It’s a good question: “Would you date yourself?” Last week I stumbled across a video (by Matthew Hussey) with that title. I was so intrigued, I decided to watch it. I thought the video was good and its content insightful. But I also think that we can broaden the question to encompass more, and raise our overall level of awareness. Below is a list of questions we can try on for size. Ask yourself each one of them. Listen to your answers and your overall feelings. See if a greater awareness is needed in any area of your life. If so, bring your full attention to it (or them, if several). I would imagine that your life would be so much fuller & richer, much more at ease, if you brought your awareness, compassion & attention to every aspect of your life possible. Just the thought of it is inspiring to me. Practice makes perfect! :) Or at least, makes for an interesting, exciting and very insightful life.
Would you follow yourself?
Would you consider yourself thoughtful?
Would you marry, and be happily married, to yourself?
Would you look to yourself as an example of courage?
Would you want yourself as a neighbor?
Would you work for yourself?
Would you look to yourself for peace & ease?
Would you look to yourself for answers?
Would you believe in yourself?
Would you choose yourself to be your guardian or parent?
Would you enjoy your company?
Would you look to yourself as an example of compassion?
Would you choose yourself as your sibling?
Would you want to put yourself in charge of important matters?
Would you consider yourself as kind?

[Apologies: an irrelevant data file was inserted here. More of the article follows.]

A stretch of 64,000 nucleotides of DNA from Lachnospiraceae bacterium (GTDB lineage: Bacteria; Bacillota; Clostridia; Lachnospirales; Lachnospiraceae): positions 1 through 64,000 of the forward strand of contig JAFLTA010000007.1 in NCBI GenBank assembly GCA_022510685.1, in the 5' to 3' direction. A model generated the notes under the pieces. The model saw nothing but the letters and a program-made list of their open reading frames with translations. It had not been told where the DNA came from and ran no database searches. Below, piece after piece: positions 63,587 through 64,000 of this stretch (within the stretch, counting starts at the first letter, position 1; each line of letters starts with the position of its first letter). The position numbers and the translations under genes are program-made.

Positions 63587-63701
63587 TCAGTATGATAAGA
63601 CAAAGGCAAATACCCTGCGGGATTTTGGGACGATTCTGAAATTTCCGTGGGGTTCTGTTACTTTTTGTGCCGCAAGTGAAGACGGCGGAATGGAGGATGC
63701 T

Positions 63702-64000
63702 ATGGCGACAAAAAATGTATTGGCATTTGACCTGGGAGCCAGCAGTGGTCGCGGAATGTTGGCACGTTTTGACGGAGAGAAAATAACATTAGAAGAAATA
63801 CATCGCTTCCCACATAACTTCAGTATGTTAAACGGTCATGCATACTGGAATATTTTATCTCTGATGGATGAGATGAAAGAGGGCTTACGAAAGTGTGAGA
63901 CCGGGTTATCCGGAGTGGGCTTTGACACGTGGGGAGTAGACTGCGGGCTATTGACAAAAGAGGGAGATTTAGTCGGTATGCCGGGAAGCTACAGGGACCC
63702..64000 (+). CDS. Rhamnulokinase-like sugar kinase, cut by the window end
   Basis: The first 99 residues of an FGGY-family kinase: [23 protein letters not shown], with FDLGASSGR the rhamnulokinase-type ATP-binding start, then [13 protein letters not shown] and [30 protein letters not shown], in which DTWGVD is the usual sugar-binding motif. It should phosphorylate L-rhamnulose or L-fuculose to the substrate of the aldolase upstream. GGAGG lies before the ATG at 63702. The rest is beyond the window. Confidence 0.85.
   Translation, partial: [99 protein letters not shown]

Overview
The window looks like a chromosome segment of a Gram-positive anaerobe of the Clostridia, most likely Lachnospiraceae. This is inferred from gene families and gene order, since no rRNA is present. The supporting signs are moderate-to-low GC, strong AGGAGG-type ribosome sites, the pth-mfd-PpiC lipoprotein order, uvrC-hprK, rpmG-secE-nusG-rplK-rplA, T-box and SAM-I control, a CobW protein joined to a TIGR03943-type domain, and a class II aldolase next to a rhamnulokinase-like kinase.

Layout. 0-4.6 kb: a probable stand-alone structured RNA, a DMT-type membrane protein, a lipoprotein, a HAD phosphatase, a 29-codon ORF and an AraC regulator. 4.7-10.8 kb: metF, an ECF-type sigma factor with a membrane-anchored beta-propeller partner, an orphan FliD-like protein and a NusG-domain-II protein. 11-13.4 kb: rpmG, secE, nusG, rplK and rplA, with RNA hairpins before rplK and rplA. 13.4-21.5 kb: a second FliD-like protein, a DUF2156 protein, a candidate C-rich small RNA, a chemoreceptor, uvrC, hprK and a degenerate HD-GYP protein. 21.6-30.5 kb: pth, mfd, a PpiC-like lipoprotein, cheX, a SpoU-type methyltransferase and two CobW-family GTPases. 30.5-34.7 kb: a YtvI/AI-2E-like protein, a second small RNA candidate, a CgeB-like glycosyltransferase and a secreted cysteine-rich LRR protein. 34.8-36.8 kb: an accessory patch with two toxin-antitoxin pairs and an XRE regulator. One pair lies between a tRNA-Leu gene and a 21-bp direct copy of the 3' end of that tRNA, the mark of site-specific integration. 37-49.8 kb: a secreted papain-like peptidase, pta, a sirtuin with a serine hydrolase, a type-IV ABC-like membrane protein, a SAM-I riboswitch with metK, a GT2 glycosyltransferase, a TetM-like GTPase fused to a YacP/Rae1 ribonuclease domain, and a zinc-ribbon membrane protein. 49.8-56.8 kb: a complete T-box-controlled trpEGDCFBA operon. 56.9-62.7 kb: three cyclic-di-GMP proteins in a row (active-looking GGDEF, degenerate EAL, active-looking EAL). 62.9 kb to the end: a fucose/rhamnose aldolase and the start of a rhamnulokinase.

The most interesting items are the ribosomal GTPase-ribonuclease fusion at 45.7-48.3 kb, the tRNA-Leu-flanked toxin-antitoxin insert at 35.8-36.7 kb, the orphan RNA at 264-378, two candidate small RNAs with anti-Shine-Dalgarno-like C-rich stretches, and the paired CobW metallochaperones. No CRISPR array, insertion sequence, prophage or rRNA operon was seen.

Would you choose yourself as your best friend?
Would you trust yourself?
Would you want yourself as your creator?
Would you be inspired by yourself?
Would you consider yourself a leader?
Would you call yourself to chat about your day?
Would you want to argue with yourself?
Would you love yourself and express it to yourself?
Would you think you were making a difference in the world?
Would you look to yourself for clarity?
Would you say that you were loving and self-expressed?
Would you hire yourself?
Would you consider yourself helpful?
Would you say that you were generous?
Would you think you were living a creative life?
Would you be proud of yourself?
Would you want to make love to yourself?
Would you think you were using your talents wisely?
Would you forgive yourself?
Would you want to put yourself in charge of global issues?
Would you say that you were inspiring?
Would you write letters or emails to yourself?
Would you entrust yourself with your life’s destiny?
Add any questions you come up with to this list. You can do it simply in your mind, or you can share them in the comment section below. If you share them in the comment section, it would be helpful to others. Thank you!
And please know, all of these questions are not there to make anyone feel bad or boastful. They are there to raise awareness and inspire action. To bring more courage, love and healing to our lives. The only way to do this, is to take personal responsibility for what we see in our world. That includes the outside world, but it also includes in the inside world. The private world in each one of us; the one we think we keep all to ourselves, but forget that it’s reflected wherever we go.
An anthropologist proposed a game to the kids in an African tribe. He put a basket full of fruit near a tree, and told the kids that whoever got there first won the sweet fruits. When he told them to run. They all took each others hands and ran together, then sat together enjoying their treats. When he asked them why they had run like that, as one could have had all the fruits for himself, they said, “UBUNTU, how can one of us be happy if all the other ones are sad?”
UBUNTU in the Xhosa culture means: I am because we are.